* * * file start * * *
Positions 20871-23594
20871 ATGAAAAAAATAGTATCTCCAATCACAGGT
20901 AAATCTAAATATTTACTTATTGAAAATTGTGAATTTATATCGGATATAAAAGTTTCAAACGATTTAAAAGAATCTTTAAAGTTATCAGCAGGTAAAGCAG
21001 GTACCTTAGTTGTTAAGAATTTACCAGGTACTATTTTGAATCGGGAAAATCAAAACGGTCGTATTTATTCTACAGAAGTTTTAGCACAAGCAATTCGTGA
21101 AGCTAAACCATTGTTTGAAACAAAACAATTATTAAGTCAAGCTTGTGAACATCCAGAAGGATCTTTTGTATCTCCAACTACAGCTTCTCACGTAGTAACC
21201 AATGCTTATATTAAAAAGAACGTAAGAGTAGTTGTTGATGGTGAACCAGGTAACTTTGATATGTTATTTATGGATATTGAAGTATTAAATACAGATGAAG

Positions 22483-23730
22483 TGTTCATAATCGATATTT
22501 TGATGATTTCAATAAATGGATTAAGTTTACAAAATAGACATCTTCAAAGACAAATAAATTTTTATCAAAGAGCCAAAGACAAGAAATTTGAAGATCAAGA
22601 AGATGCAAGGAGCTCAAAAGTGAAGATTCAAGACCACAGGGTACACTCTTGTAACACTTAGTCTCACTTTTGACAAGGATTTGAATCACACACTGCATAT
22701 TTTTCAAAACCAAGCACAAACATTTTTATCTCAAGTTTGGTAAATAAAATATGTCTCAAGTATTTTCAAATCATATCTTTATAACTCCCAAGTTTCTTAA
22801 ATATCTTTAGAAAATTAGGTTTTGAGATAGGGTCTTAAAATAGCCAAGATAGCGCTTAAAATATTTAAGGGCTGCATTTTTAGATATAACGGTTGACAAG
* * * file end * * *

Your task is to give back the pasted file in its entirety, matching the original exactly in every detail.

Positions 20871-23594
20871 ATGAAAAAAATAGTATCTCCAATCACAGGT
20901 AAATCTAAATATTTACTTATTGAAAATTGTGAATTTATATCGGATATAAAAGTTTCAAACGATTTAAAAGAATCTTTAAAGTTATCAGCAGGTAAAGCAG
21001 GTACCTTAGTTGTTAAGAATTTACCAGGTACTATTTTGAATCGGGAAAATCAAAACGGTCGTATTTATTCTACAGAAGTTTTAGCACAAGCAATTCGTGA
21101 AGCTAAACCATTGTTTGAAACAAAACAATTATTAAGTCAAGCTTGTGAACATCCAGAAGGATCTTTTGTATCTCCAACTACAGCTTCTCACGTAGTAACC
21201 AATGCTTATATTAAAAAGAACGTAAGAGTAGTTGTTGATGGTGAACCAGGTAACTTTGATATGTTATTTATGGATATTGAAGTATTAAATACAGATGAAG

Positions 22483-23730
22483 TGTTCATAATCGATATTT
22501 TGATGATTTCAATAAATGGATTAAGTTTACAAAATAGACATCTTCAAAGACAAATAAATTTTTATCAAAGAGCCAAAGACAAGAAATTTGAAGATCAAGA
22601 AGATGCAAGGAGCTCAAAAGTGAAGATTCAAGACCACAGGGTACACTCTTGTAACACTTAGTCTCACTTTTGACAAGGATTTGAATCACACACTGCATAT
22701 TTTTCAAAACCAAGCACAAACATTTTTATCTCAAGTTTGGTAAATAAAATATGTCTCAAGTATTTTCAAATCATATCTTTATAACTCCCAAGTTTCTTAA
22801 ATATCTTTAGAAAATTAGGTTTTGAGATAGGGTCTTAAAATAGCCAAGATAGCGCTTAAAATATTTAAGGGCTGCATTTTTAGATATAACGGTTGACAAG